LTC Needs a Plan C: Long term care insurance deals start with optimism but face regulatory scrutiny & price, cash challenges

Jan. 5, 2020 —

Long term care insurers have valiantly awaited help with buyouts, risk transfer deals and block purchases but that process has been slow or stymied. Help may not be on the way anytime soon.

Genworth Financial‘s one-time financial rescue by China Oceanwide is on the rocks with no closing seen anytime soon, HC2 Holdings is interested in possibly shedding Continental General Holdings LLC in a bid for cash as it unloads other subsidiaries and potential deals involving insurers’ LTC books of business have been put on hold because of the gap between bid and ask prices, according to sources.

Genworth is hosting a call today to discuss moving forward with its contingencies plans including a likely partial IPO of its sturdy mortgage insurance business to address looming debt, which has been on the table since at least this summer as the pending status of the Oceanwide merger, announced in October 2016, neared its fourth year.

Cash availability issues for the $2.7 billion acquisition by the Chinese financial conglomerate appeared to surface soon after Genworth cleared most, if not all , of its state, federal and international regulatory hurdles through approvals and divestments, a time that also coincide with the Covid-19 pandemic. Oceanwide had been trying to secure $1.8 billion in offshore financing from private equity firm Hony Capital since late summer, and then trying to show Genworth the money would come soon as the merger went through a series of extensions, the latest ending Dec. 31 with no renewal this time.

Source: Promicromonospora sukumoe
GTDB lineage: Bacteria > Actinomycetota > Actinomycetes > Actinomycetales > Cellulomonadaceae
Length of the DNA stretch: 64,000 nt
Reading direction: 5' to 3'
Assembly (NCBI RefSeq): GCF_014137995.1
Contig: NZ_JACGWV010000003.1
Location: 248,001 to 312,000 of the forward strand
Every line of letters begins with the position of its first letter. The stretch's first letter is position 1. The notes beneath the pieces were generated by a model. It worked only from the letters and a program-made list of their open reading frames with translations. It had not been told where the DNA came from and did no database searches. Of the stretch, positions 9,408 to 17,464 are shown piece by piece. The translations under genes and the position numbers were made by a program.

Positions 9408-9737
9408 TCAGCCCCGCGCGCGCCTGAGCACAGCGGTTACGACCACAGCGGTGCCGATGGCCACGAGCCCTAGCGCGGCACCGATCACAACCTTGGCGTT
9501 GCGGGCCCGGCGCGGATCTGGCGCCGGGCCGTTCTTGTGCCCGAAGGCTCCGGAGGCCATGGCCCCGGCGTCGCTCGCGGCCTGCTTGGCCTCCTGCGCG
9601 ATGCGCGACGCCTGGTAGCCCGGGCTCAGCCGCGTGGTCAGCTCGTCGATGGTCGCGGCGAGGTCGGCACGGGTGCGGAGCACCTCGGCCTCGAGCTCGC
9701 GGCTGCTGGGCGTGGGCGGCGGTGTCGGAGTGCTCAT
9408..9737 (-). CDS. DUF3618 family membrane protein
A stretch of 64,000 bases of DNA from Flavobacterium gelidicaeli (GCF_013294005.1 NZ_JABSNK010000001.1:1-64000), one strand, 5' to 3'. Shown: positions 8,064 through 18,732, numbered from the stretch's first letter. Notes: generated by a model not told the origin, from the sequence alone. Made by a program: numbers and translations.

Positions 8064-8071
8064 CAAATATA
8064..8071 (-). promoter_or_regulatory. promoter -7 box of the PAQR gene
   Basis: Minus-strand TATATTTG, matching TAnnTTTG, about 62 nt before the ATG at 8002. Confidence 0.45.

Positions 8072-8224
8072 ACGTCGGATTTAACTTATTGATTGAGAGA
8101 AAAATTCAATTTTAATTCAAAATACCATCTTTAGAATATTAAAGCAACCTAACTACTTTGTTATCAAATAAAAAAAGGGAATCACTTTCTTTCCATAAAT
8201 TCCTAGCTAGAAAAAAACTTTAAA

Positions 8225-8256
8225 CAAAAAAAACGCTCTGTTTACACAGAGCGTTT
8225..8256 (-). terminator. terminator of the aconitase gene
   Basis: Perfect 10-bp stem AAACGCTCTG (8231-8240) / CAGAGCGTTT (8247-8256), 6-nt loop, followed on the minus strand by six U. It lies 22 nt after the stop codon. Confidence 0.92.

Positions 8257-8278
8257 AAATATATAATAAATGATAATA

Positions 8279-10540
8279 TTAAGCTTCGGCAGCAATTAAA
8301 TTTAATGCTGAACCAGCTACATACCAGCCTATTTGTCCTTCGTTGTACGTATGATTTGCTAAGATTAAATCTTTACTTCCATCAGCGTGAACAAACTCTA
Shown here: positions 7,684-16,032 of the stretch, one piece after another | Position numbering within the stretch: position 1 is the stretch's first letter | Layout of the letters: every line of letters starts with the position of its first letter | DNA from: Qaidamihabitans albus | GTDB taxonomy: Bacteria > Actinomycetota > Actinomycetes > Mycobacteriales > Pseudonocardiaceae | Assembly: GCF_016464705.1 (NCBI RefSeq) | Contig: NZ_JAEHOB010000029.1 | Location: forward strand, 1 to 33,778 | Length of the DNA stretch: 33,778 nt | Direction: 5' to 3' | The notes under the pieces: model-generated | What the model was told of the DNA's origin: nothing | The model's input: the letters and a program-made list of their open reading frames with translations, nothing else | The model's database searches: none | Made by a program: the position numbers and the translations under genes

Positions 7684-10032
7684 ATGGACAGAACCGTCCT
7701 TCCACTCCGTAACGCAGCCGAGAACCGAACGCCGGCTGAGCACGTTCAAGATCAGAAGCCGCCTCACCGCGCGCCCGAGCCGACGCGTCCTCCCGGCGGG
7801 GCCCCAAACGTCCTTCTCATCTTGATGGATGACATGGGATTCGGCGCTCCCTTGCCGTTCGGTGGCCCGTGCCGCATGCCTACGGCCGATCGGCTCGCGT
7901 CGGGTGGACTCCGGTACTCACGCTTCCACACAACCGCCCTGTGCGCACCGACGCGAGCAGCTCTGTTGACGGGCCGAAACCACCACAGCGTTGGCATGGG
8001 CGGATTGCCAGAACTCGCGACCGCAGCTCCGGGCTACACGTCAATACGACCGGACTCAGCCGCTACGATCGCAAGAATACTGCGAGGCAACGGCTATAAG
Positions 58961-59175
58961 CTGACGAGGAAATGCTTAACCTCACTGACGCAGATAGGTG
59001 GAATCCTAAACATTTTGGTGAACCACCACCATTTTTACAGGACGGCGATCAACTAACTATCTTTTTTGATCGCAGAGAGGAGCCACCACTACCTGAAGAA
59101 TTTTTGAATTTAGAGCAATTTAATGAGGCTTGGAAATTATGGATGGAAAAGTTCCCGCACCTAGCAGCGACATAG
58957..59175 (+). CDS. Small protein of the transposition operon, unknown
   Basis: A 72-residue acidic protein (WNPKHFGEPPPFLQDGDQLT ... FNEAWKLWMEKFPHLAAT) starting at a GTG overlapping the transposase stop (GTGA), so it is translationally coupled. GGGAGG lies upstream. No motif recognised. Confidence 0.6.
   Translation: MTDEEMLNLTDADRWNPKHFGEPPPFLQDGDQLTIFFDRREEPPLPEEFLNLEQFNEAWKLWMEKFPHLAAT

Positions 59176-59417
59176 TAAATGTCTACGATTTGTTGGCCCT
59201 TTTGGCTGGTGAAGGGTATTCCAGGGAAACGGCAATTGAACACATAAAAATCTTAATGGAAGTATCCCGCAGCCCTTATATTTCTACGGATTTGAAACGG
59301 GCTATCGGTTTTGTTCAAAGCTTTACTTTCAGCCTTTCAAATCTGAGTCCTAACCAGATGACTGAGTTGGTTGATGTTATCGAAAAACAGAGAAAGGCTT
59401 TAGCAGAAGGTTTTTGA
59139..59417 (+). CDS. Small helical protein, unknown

Oceanwide’s real estate arm has been facing financial challenges, with lawsuits and liens filed against it in California.

The San Francisco Business Journal recently reported on a $14.6 million lawsuit filed in November against Oceanwide Holdings and its general contractors for its centering on Oceanwide’s planned San Francisco mixed use tower. This long-standing, unfinished project was reportedly for sale, to be acquired by Hony Capital for $1.2 billion purchase, a deal anticipated to close a couple of times last year, most recently on Dec. 31. It did not, the Business Times wrote. The newspaper instead reported Jan. 4th that Hony bid’s to buy Oceanwide Center “unravels as deadline to close sale is not extended.”

The business paper said it is “unclear whether there is a path forward for Oceanwide and buyer Hony Capital,” and that “Oceanwide said both parties will ‘continue to explore other cooperation opportunities.'”

Likewise, for the LTC deal, no one is giving up, yet, on paper. LU Zhiqiang, chairman of Oceanwide, remained optimistic for acquiring Genworth in a press release Jan. 4. “We believe the value of the transaction is significant for both parties’ stakeholders, and are continuing to work towards completing the transaction with Genworth,” he said.

In concert with the San Francisco real estate woes, a planned Los Angeles Oceanwide residential and retail building remains also unfinished, and is facing $211.7 million in mechanics liens, according to Levelset.com. According to a Levelset article posted in late August, building contractors were owed “nearly $240 million as of July 2020 while in San Francisco, unpaid work claims have reached close to $50 million as of early July 2020.”